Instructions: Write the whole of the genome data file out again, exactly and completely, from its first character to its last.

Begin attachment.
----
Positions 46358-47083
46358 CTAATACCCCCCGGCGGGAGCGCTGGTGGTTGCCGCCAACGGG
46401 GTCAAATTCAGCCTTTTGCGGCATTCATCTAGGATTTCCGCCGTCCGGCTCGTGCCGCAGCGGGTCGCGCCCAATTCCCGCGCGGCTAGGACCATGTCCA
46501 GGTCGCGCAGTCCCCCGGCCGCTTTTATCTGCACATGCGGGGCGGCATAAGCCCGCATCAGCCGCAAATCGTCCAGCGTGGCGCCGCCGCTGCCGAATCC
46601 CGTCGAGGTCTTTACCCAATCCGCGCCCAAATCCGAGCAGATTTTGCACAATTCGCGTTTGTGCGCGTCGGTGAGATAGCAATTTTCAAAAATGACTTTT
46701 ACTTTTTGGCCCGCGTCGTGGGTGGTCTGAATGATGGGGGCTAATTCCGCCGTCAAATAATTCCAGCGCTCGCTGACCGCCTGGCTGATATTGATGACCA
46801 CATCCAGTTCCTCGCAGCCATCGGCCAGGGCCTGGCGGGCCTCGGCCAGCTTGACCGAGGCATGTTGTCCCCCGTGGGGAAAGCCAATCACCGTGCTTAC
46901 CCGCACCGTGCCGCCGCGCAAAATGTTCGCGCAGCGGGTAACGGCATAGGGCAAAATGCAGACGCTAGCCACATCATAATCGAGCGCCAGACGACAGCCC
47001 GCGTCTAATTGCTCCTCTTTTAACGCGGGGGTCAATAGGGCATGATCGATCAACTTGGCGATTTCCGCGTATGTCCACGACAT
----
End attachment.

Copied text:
Positions 46358-47083
46358 CTAATACCCCCCGGCGGGAGCGCTGGTGGTTGCCGCCAACGGG
46401 GTCAAATTCAGCCTTTTGCGGCATTCATCTAGGATTTCCGCCGTCCGGCTCGTGCCGCAGCGGGTCGCGCCCAATTCCCGCGCGGCTAGGACCATGTCCA
46501 GGTCGCGCAGTCCCCCGGCCGCTTTTATCTGCACATGCGGGGCGGCATAAGCCCGCATCAGCCGCAAATCGTCCAGCGTGGCGCCGCCGCTGCCGAATCC
46601 CGTCGAGGTCTTTACCCAATCCGCGCCCAAATCCGAGCAGATTTTGCACAATTCGCGTTTGTGCGCGTCGGTGAGATAGCAATTTTCAAAAATGACTTTT
46701 ACTTTTTGGCCCGCGTCGTGGGTGGTCTGAATGATGGGGGCTAATTCCGCCGTCAAATAATTCCAGCGCTCGCTGACCGCCTGGCTGATATTGATGACCA
46801 CATCCAGTTCCTCGCAGCCATCGGCCAGGGCCTGGCGGGCCTCGGCCAGCTTGACCGAGGCATGTTGTCCCCCGTGGGGAAAGCCAATCACCGTGCTTAC
46901 CCGCACCGTGCCGCCGCGCAAAATGTTCGCGCAGCGGGTAACGGCATAGGGCAAAATGCAGACGCTAGCCACATCATAATCGAGCGCCAGACGACAGCCC
47001 GCGTCTAATTGCTCCTCTTTTAACGCGGGGGTCAATAGGGCATGATCGATCAACTTGGCGATTTCCGCGTATGTCCACGACAT